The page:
If you think local elections are meaningless, consider what our city might be like today had Mark Sidran or Paul Schell been elected mayor eight years ago rather than Greg Nickels. Nickels' tenure has been one more usually associated with big cities, where downtown money and power call the tune and elected officials dance to it. Huge, expensive projects such as Sound Transit light rail, subsidies and streetcars for Vulcan's South Lake Union real estate development, and the proposed Mercer Mess redo (also designed to benefit Vulcan) — these things have taken precedence over provision of basic public services.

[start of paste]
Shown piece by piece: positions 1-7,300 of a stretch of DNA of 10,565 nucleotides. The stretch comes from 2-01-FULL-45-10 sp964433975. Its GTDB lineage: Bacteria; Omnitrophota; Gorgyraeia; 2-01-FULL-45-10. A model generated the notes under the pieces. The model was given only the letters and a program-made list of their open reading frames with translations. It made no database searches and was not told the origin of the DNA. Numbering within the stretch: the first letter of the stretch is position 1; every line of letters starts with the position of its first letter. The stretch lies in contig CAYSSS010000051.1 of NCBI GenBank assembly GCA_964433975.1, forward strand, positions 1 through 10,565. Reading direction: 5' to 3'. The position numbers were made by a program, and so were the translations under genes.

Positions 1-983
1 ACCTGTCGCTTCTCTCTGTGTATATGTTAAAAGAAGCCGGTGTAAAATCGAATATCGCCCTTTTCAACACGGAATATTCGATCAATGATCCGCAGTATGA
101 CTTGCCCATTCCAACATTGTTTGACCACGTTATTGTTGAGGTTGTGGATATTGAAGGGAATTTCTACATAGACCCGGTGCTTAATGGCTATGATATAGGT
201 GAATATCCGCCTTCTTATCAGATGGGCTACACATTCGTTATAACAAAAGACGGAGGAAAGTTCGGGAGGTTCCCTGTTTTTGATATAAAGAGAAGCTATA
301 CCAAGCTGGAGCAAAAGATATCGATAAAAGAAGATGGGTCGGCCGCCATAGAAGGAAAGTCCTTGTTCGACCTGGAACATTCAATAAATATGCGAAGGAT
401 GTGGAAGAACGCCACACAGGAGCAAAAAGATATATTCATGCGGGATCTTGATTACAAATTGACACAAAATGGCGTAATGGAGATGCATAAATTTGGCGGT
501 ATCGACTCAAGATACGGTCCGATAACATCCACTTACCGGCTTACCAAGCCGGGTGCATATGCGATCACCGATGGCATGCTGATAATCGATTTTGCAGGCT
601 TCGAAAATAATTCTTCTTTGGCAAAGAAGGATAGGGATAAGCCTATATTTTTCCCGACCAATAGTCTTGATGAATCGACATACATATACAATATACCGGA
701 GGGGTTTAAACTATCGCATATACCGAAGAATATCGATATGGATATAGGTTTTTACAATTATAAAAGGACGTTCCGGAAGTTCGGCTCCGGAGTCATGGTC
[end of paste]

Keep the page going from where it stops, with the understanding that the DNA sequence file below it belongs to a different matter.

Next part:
While light rail, involving the largest local-level tax increase in American history, will carry small numbers of riders from a handful of fixed-point stations, our local bus system, carrying many times more riders at less cost to far more destinations, keeps getting cut back. Nickels even went so far as to defer basic bridge and street maintenance for several years, spending the budgeted money elsewhere, before (successfully!) going to voters for a special levy to do the work he should have done within the normal city budget.